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Habibi by Craig Thompson
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English (79)  French (2)  Spanish (2)  German (1)  Italian (1)  Dutch (1)  All languages (86)
Showing 1-5 of 79 (next | show all)
While I found this graphic novel a very interesting read, and since I love history, I couldn't help but be annoyed by the anachronistic movement between time periods in the book, it was very disturbing to me both for historical reasons and for personal reasons. I doubt very much that any harem would have accepted a woman known not to be a virgin, first of all, and then the fact that this book traces much of Ottoman history, with the eunuch heirarchy and the dumping of the concubines into the Bosporus, but remains inaccurate in such annoying other ways. On a personal level, since the novel was a gift from a person who turned out to be enamored of me despite previous denials, the title (Beloved) hit me from the start in the gut, and the story line only made things worse. So perhaps I am too biased to rate this book, but for me, 3 is actually not a bad rating. ( )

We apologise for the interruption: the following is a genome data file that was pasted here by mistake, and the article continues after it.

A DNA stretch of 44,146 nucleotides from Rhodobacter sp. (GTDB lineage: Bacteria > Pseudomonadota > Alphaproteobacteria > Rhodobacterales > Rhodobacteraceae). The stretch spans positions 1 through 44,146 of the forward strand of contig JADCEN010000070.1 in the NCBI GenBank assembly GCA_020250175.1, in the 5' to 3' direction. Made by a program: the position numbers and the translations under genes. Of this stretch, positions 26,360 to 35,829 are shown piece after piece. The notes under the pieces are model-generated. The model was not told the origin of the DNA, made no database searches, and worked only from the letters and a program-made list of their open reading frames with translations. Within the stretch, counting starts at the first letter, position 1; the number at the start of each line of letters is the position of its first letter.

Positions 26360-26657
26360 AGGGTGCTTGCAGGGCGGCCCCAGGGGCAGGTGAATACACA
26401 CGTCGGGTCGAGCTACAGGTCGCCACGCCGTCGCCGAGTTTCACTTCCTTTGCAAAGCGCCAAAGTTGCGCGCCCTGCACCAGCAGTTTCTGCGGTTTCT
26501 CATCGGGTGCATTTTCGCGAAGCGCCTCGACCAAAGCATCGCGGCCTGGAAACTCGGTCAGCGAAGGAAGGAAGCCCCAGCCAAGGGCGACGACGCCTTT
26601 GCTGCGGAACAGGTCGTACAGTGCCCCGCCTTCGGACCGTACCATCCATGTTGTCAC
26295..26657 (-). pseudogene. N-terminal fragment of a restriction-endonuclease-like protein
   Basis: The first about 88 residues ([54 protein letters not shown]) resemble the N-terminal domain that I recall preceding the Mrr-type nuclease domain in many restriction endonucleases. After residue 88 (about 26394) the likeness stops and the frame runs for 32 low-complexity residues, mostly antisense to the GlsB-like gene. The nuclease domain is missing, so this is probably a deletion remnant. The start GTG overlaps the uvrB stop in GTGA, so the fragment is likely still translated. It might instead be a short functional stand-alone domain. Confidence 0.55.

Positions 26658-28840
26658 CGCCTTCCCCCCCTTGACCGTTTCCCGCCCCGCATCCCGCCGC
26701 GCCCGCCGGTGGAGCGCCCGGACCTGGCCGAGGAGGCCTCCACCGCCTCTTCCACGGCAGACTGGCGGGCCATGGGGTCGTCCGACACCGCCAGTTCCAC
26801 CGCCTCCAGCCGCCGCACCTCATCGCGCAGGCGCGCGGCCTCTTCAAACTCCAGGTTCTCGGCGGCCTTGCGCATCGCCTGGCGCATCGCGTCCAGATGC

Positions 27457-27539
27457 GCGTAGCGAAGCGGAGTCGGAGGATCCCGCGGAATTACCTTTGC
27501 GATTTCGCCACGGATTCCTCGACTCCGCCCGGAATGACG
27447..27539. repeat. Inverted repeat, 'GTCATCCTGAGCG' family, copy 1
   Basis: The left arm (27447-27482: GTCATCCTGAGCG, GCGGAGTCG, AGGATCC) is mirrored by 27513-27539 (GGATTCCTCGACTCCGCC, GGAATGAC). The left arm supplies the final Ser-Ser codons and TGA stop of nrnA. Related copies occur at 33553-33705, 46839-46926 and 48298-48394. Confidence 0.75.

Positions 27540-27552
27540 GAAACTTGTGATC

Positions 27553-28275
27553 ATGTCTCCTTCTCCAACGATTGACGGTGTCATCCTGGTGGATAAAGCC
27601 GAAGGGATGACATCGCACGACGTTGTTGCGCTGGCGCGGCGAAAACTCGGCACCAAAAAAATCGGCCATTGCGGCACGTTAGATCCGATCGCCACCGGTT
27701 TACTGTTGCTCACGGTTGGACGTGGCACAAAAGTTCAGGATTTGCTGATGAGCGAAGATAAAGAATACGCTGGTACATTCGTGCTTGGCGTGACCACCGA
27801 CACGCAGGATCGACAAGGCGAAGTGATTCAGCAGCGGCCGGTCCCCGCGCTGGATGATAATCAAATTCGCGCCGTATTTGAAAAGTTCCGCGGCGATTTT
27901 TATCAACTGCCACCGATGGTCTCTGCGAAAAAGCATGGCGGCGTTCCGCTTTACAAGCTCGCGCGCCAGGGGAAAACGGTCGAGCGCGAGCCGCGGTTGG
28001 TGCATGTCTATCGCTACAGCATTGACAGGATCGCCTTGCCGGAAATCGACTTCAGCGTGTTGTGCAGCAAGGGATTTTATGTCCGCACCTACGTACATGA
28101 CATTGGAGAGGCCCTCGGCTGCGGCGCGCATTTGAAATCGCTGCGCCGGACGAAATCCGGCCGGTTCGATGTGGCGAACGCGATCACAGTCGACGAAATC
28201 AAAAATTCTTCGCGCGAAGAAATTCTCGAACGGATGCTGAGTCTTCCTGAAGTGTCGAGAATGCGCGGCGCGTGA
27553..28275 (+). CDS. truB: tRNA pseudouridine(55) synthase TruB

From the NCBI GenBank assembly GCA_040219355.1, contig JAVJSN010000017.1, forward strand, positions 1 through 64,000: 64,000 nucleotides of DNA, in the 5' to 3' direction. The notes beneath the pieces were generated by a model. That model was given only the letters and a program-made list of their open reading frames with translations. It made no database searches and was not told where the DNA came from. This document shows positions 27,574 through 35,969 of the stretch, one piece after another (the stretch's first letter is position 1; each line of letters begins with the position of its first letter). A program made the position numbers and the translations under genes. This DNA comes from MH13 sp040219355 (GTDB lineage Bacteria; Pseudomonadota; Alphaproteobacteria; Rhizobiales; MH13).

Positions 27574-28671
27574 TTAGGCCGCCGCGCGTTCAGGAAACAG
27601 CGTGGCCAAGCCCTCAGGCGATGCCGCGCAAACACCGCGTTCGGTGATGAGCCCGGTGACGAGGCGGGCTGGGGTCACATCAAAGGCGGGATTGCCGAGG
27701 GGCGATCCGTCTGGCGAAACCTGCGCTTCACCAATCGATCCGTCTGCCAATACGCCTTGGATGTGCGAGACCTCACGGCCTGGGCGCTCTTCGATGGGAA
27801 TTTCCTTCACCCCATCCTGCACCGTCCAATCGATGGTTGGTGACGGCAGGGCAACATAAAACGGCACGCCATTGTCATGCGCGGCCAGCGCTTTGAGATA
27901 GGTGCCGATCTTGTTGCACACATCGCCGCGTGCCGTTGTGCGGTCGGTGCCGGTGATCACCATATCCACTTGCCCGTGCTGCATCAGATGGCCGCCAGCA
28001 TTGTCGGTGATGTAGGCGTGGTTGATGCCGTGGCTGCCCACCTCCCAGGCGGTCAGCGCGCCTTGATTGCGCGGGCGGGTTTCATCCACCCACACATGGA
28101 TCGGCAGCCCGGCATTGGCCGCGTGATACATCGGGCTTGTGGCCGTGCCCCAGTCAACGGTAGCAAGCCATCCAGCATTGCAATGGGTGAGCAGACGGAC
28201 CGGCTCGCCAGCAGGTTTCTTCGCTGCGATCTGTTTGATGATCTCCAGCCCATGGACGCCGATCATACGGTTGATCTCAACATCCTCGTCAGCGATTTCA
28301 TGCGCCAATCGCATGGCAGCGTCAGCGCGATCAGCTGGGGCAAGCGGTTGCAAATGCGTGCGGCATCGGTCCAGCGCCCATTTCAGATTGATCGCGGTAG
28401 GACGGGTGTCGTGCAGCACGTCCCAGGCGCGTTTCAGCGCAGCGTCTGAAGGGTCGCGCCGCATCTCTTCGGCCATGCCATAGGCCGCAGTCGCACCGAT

ShiraDest | Mar 6, 2019 |
A disturbing and difficult story... beautifully told. ( )
  patl | Feb 18, 2019 |
I loved this book. The story telling is amazing. I loved the artwork in it. It was nice to read the differnces between the two religions on the same stories. ( )
  LVStrongPuff | Nov 29, 2018 |

They say a man's inspiration is visual, but for a woman, it's the narrative.

Abandon both the narrative and the visual. Close your eyes, measure your breath.

Dead weight is sloughed off, dust swept away, forms dissolve into one atmosphere.

The rib cage opens, the lungs fill, the breast rises.

Waves sweep up the body on their swell, rocking it rhythmically.

Feet planted, the back arches, the pelvis reaches forward.

Oxygen kindles a flame, sprawling through the belly, and gathering in a warm blaze.

The hand reaches to meet the sensation.

Calligraphy spills from the inkwell.

Open your eyes, sharpen your focus, and exclaim:

There are no separations.
( )
  Spr1t3 | Jul 31, 2018 |